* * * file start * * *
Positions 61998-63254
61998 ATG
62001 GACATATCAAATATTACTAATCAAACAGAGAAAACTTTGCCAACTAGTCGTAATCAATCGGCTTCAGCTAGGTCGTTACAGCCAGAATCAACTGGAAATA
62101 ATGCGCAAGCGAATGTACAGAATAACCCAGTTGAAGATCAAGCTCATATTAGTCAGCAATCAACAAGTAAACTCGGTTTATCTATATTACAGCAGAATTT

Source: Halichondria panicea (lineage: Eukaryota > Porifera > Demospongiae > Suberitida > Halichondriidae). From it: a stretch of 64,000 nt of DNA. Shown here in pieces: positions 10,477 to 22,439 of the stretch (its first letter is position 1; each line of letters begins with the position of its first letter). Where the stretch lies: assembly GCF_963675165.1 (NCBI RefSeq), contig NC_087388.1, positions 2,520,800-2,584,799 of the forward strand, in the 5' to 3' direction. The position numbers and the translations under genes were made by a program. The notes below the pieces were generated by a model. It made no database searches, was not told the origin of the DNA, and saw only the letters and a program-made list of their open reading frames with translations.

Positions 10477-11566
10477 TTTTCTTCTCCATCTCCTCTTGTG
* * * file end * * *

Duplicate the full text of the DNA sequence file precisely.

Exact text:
Positions 61998-63254
61998 ATG
62001 GACATATCAAATATTACTAATCAAACAGAGAAAACTTTGCCAACTAGTCGTAATCAATCGGCTTCAGCTAGGTCGTTACAGCCAGAATCAACTGGAAATA
62101 ATGCGCAAGCGAATGTACAGAATAACCCAGTTGAAGATCAAGCTCATATTAGTCAGCAATCAACAAGTAAACTCGGTTTATCTATATTACAGCAGAATTT

Source: Halichondria panicea (lineage: Eukaryota > Porifera > Demospongiae > Suberitida > Halichondriidae). From it: a stretch of 64,000 nt of DNA. Shown here in pieces: positions 10,477 to 22,439 of the stretch (its first letter is position 1; each line of letters begins with the position of its first letter). Where the stretch lies: assembly GCF_963675165.1 (NCBI RefSeq), contig NC_087388.1, positions 2,520,800-2,584,799 of the forward strand, in the 5' to 3' direction. The position numbers and the translations under genes were made by a program. The notes below the pieces were generated by a model. It made no database searches, was not told the origin of the DNA, and saw only the letters and a program-made list of their open reading frames with translations.

Positions 10477-11566
10477 TTTTCTTCTCCATCTCCTCTTGTG